Inhalants include a wide range of chemicals and anesthetics which are administered via inhalation. These inhalants are usually very volatile, flammable substances that vaporize at room temperature. These substances include household inhalants such as cleaning products to gasoline.
They produce short-lived, mind-altering effects that can be similar to that of alcohol. Inhalants come with real addictive potential as well as severe health impacts.
Symptoms & Diagnosis
While Inhalants are relatively less common than other drugs, their abuse potential as well as negative health effects should not be overlooked. Individuals that regularly utilize inhalants can develop a range of physical and psychological dependence.
- Psychosis, and Hallucinations
- Cravings for more inhalants
- Increased blood pressure and heart beat
- Impaired coordination
- Impaired verbal and mental fluidity
- Learning and memory difficulties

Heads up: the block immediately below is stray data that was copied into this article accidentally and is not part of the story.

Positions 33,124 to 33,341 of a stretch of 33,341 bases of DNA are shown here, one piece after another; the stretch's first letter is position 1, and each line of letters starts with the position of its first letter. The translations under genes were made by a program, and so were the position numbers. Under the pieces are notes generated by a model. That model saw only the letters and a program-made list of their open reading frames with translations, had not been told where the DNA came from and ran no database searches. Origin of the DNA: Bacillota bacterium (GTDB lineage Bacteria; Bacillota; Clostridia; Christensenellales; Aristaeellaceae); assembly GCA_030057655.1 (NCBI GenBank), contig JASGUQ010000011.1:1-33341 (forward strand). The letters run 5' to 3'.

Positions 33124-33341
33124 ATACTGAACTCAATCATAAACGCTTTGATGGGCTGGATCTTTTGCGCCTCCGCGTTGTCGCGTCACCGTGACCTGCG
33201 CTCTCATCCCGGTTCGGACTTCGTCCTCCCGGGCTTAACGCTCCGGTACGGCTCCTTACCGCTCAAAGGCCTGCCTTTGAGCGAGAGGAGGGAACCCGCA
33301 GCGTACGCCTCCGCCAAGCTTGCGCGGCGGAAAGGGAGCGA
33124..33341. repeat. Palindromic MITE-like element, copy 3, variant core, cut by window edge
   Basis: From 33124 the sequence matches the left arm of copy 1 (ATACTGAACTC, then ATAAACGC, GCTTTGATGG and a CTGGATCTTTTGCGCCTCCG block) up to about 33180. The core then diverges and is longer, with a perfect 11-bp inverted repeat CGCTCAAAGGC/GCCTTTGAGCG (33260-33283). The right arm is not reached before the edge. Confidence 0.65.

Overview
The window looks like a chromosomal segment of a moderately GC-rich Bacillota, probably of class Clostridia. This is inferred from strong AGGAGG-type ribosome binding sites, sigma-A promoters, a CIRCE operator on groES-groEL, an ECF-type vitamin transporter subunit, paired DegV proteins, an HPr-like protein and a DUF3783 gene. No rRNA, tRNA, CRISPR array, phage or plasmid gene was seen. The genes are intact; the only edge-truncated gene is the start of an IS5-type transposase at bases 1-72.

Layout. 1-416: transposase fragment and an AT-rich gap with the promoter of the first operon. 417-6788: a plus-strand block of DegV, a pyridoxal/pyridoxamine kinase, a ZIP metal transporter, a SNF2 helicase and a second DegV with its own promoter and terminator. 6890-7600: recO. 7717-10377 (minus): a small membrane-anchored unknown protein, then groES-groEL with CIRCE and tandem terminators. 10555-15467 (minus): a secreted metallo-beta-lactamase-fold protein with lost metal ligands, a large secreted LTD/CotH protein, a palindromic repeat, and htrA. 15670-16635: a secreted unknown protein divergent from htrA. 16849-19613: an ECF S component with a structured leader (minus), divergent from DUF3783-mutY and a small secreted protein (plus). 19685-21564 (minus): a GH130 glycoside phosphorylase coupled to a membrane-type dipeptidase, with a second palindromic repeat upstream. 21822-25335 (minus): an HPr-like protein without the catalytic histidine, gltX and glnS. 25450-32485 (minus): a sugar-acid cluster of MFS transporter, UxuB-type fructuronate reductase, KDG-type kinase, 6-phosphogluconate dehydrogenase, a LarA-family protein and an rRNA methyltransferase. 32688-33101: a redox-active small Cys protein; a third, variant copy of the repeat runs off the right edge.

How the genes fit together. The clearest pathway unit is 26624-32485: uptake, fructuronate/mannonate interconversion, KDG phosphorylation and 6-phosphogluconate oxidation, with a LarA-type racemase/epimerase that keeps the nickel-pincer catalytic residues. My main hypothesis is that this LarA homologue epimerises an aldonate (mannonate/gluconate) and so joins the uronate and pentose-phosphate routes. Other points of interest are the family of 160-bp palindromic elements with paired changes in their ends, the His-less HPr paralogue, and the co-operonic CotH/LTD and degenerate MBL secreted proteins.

- Anxiety, and Paranoia
- Bloodshot eyes
- Dry mouth and dehydration
Inhalant abuse refers to intentionally inhaling vapors from commercial products or specific chemical agents to achieve a high and intoxication. Users may inhale vapors directly from a container or from a bag. The intoxication occurs rapidly, but is short lived.
Types of Inhalants
Liquids are one group of substance that is quite common with inhalant addiction and they normally vaporize at normal room temperatures. The likes of felt-tip marker fluids, paint thinners, glues, gasoline, and de-greasers are liquid inhalants that can have drastic effects on the brain.
Sprays including hair sprays, deodorants, and spray paints are also deadly when you are hooked into inhaling these substances in large dosage or amount. Vegetable oil sprays, fabric protector sprays, and cooking oil sprays are also included in the category.
Gases and nitrites are the other 2 types of inhalants that cause inhalants addiction especially the extreme sniffing or medical anasthetic, butane lighters, whipped cream dispensers, and refrigerants.
Addiction & Abuse
In North America, it is estimated that more than 22 million individuals, age 12 and older have used inhalants. Every year more than 750,000 use inhalants for the first time. Unfortunately Inhalant abuse remains as the least studied form of substance abuse, fortunately research regarding treatment and prevention has accelerated in the past years.
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